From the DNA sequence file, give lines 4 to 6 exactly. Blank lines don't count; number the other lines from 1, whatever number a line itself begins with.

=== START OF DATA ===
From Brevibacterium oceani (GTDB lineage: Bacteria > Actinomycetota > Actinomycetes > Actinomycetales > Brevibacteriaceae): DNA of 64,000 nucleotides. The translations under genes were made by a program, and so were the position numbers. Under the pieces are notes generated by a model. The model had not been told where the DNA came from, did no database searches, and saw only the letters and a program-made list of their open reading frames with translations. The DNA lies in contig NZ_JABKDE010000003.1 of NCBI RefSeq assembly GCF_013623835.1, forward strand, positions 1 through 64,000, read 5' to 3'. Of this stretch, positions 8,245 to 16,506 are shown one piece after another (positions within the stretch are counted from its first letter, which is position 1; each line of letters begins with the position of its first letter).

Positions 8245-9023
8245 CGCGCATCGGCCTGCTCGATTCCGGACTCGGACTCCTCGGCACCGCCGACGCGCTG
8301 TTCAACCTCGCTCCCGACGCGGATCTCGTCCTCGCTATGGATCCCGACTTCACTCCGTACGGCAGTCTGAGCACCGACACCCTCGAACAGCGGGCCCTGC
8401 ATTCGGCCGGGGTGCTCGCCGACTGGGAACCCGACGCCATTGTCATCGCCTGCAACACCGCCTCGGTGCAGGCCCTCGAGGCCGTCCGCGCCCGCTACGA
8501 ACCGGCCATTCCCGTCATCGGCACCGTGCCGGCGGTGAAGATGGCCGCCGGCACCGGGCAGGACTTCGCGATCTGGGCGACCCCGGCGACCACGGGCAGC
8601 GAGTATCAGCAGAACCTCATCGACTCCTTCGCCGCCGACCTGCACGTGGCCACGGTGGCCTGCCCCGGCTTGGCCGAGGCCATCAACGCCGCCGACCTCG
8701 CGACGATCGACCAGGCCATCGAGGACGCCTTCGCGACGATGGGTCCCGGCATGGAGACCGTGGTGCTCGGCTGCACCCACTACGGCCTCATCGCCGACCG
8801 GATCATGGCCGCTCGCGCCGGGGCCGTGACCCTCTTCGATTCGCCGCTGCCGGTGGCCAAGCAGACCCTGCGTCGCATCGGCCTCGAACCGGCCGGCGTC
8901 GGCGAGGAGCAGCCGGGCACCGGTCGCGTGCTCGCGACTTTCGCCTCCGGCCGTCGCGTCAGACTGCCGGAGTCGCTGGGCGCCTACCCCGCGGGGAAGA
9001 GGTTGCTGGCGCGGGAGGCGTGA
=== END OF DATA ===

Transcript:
8301 TTCAACCTCGCTCCCGACGCGGATCTCGTCCTCGCTATGGATCCCGACTTCACTCCGTACGGCAGTCTGAGCACCGACACCCTCGAACAGCGGGCCCTGC
8401 ATTCGGCCGGGGTGCTCGCCGACTGGGAACCCGACGCCATTGTCATCGCCTGCAACACCGCCTCGGTGCAGGCCCTCGAGGCCGTCCGCGCCCGCTACGA
8501 ACCGGCCATTCCCGTCATCGGCACCGTGCCGGCGGTGAAGATGGCCGCCGGCACCGGGCAGGACTTCGCGATCTGGGCGACCCCGGCGACCACGGGCAGC